May we treat all children and adults with compassion and respect!

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The Brain Overload During Meltdowns Is REAL!

I was recently reminded that the total brain overload and loss of control in children during meltdowns is very real! Why? Because it happened to me!

I’m 34 and was recently at a public place with my husband and some other family members. At this place, I was treated disrespectfully.

Now, due to my severe cerebral palsy, people often treat me as a child or a person with a mental disability. Usually I take it in stride. I never make a scene in public. But, unfortunately, this time was different.

Instead of just brushing this person off and moving on, I lost it and yelled and said things that I regretted as soon as my brain came back under my control. My husband and family were trying to calm me down but my brain was stuck in “fight or flight” mode.

Looking back, it was weird but I had truly lost control of my impulse, self-control like young children do. My brain just got stuck. Usually I can talk myself down and use self-control. Not then.

After a few minutes as my brain came back to me and God gently convicted me, I realized I’d REALLY blown it. I wanted to disappear or run out. All I could do was look out the window and cry. I couldn’t stop crying.

Thankfully, my husband got me out of there, but not before I willingly and on my own accord, apologized to the person I had yelled at. The person graciously accepted my sincere apology. Of course, I prayed and asked God for forgiveness as well.

Once we left, I also apologized to my family. I felt awful that I acted so horribly. I still beat myself up over the incident even though weeks have passed since the incident occurred.

If you have been reading my blog recently, you are aware that my husband and I are grieving the loss of his mom, to whom I was quite close. It has been a rough few months for us. Looking back on this incident, it is obvious that grief played a major role in my very embarrassing public meltdown.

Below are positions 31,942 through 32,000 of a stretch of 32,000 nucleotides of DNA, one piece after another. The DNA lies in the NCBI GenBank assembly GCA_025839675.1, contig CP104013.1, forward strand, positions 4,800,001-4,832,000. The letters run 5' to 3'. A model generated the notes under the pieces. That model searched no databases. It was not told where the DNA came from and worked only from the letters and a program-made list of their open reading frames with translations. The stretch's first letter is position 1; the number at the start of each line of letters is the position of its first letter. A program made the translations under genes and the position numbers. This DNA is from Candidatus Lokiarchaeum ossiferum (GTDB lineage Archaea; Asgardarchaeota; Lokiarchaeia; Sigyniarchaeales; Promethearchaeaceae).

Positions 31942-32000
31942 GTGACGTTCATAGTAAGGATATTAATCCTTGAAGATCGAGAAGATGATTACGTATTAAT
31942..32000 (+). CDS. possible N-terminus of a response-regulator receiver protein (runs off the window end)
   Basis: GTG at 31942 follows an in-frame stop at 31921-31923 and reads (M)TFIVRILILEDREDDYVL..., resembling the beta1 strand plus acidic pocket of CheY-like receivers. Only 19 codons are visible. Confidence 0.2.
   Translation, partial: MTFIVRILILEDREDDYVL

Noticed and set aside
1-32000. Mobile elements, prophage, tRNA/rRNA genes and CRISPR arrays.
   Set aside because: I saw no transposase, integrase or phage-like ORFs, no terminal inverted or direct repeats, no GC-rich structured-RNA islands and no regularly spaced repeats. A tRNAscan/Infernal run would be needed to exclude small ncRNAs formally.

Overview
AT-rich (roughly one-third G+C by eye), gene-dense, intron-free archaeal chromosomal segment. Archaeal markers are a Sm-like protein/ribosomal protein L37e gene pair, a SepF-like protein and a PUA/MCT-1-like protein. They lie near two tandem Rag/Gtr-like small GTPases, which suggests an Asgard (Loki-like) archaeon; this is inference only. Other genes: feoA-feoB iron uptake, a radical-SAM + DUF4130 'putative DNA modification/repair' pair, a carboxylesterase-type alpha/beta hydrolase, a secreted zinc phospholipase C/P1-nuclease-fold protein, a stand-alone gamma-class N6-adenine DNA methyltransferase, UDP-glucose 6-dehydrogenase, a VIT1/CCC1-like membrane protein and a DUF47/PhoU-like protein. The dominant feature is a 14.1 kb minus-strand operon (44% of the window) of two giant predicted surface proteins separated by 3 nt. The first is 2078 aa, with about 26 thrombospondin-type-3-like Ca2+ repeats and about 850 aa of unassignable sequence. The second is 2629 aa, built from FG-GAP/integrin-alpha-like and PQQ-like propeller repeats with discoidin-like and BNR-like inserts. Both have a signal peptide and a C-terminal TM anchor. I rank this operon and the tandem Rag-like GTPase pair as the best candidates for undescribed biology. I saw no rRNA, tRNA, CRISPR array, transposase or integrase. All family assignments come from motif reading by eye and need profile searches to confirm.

After all, I had never done this before in my life!  No, grief is not an excuse for my inappropriate response, but it is a good reason.

My point in telling this embarrassing story that I wish I could forget is that I think many adults think that children can control themselves in a full blown meltdown. They believe that children are just trying to manipulate us into giving them their way.

I can assure you from my incident that children absolutely can not control themselves during meltdowns. The brain gets overloaded with stress hormones and they truly lose control. Getting angry, yelling, spanking/hitting, shaming, or otherwise punishing them will only keep their brains in this heightened stress state longer. Had my husband and family scolded me or punished me, it would have only escalated things. Instead, they spoke calmly and offered comfort which allowed my brain to get unstuck in order for me to calm down and make things right. My tears became tears of godly sorrow for messing up.

When our children are in the throes of a meltdown, the best thing we can do is speak quietly and calmly to them and offer comfort until their brains come back under their control. The “fight or flight” response is very real and extremely powerful. The sooner we help them get out of that mode, the sooner we can teach them healthy calming and coping techniques to prevent that from happening most of the time as they grow.

We can also teach them that there are times throughout life where the stress and pain is too much for them to bear and they may get stuck and make a complete and utter fool of themselves, but God and we will be there to support, forgive, and help them through it.